The Most Unfathomable Loss

April 27, 2022

Mental health problems affect 1 in 5 young people, but two-thirds of those who need treatment do not have access to it. Lack of access to supports can have a serious and lasting impact across all areas of a child’s life.

Leaving children without support contributes to school drop-out, unemployment, and involvement with the juvenile or criminal justice system. In addition to loss of short- and long-term opportunities, there is also loss of life with suicide as the second leading cause of death for those ages 10 to 24 (Mental Health America).

Discussing Mental Health Was Uncommon

Board member, Donna Jones, grew up in a time when mental health was not something openly discussed. She recalls that it was seen as something shameful, uncommon, and something you did not seek out help for and that it was a condition in which services were rarely available. If services were available, however, they were not accessible. Over the years, Donna recalls how this led to people in her life that self-medicated with drugs and alcohol to cope with their mental health concerns.

Good Mental Health IS Important

Donna shared that she did not realize, nor was she able to acknowledge until later in her life, the vast importance of good mental health. She confidently believes that if mental health had been openly discussed and de-stigmatized, that she would have seen these individuals thrive, instead of struggle, with untreated mental health concerns.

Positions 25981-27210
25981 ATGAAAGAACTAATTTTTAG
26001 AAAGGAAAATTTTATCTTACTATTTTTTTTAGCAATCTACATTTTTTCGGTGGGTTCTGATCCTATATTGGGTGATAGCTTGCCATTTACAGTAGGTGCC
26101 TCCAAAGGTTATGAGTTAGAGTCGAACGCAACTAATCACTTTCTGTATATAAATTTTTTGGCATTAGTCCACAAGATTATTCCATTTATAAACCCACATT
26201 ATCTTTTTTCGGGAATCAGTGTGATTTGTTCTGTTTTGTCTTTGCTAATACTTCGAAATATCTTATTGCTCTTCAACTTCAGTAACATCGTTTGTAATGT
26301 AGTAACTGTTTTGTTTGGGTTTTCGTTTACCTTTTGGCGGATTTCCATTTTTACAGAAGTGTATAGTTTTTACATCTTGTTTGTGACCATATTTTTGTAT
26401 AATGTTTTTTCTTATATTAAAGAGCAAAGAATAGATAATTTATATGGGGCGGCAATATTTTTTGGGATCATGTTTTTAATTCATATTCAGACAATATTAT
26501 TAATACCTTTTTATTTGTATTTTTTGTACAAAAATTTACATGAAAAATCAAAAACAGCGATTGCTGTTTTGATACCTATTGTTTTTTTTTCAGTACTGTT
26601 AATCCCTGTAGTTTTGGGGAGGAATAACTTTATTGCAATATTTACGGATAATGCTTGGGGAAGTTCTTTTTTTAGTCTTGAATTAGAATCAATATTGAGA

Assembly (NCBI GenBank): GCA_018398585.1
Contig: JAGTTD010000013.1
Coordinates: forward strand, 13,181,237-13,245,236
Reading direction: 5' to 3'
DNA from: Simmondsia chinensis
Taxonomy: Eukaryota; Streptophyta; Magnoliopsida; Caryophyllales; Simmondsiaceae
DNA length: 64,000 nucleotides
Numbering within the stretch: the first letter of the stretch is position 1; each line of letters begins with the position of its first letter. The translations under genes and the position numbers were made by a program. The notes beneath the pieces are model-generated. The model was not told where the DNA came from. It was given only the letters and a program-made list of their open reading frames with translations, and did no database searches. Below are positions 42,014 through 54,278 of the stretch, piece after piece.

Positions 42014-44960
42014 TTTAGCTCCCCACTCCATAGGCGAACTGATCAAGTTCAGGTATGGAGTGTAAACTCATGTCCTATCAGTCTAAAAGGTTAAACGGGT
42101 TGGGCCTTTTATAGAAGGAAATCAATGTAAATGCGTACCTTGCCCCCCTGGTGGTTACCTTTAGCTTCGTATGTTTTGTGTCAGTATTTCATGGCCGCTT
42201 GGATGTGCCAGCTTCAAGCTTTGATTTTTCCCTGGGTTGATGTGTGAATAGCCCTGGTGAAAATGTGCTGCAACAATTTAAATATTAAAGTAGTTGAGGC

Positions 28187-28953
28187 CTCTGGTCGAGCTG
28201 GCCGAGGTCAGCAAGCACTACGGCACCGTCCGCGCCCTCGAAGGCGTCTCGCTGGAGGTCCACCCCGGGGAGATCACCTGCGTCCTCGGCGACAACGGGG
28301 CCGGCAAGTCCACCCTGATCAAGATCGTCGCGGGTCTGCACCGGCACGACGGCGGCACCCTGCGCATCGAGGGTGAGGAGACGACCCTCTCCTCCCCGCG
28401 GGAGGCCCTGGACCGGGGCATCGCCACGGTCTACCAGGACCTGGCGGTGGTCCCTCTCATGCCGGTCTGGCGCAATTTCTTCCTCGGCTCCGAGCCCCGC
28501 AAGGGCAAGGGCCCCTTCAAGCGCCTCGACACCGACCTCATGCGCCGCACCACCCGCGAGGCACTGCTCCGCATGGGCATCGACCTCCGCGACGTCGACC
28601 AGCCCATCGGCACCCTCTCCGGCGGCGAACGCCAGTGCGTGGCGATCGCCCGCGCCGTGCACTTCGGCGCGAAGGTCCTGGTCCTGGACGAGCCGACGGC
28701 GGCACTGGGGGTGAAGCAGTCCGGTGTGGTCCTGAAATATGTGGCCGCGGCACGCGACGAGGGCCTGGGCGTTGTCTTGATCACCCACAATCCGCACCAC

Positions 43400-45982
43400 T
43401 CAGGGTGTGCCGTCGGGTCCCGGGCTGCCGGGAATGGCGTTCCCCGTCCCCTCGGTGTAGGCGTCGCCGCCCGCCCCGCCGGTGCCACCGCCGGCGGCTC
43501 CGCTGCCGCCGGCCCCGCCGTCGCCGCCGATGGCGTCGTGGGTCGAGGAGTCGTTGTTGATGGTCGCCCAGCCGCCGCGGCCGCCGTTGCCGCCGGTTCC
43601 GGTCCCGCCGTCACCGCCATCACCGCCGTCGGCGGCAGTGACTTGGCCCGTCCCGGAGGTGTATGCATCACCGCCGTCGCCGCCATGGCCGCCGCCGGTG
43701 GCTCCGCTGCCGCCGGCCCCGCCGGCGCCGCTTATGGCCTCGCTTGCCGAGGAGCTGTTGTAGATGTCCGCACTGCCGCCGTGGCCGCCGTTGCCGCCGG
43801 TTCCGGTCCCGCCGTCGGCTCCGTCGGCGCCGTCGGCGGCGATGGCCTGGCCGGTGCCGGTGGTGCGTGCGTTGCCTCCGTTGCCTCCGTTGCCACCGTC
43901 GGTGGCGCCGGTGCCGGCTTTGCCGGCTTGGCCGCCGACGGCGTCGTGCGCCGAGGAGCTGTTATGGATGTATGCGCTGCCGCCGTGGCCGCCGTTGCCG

Later in life, Donna experienced the most unfathomable loss. Something no parent or person should have to experience. Her teenage son, Logan, died by suicide.

“Logan was extremely strong and brave as he sought help for his depression. He did not feel shame and was willing to be open and honest about his struggles. He even gave a speech in school about it,” shared Donna.

Even though Logan’s story ended too soon, the fact that he was able to speak up and help take away some of the stigma surrounding mental health care gave Donna the drive to continue his fight.

“Logan will live on through me and my passion to help youth overcome their struggles with mental health.”

When Donna was approached to be a board member for Snow-Redfern Foundation, she believed it would be an amazing opportunity for her to work collectively to help positively impact her community around youth mental health.

Prevention, Early Identification, and Access to Services

We know that most people who will develop mental health disorders experience symptoms by age 14. Identifying these early signs and providing appropriate supports can improve the child’s life, mitigate worsening symptoms, and improve mental health in the future. According to Mental Health America, three universal strategies should be used to combat this serious issue: Prevention, Early Identification, and Access to Services.

We are honored to have Donna serve our community and help make a difference in fight to improve mental health services and supports.

Help Donna and Snow-Redfern Foundation to honor Logan and positively impact communities by creating awareness about children’s mental health related issues.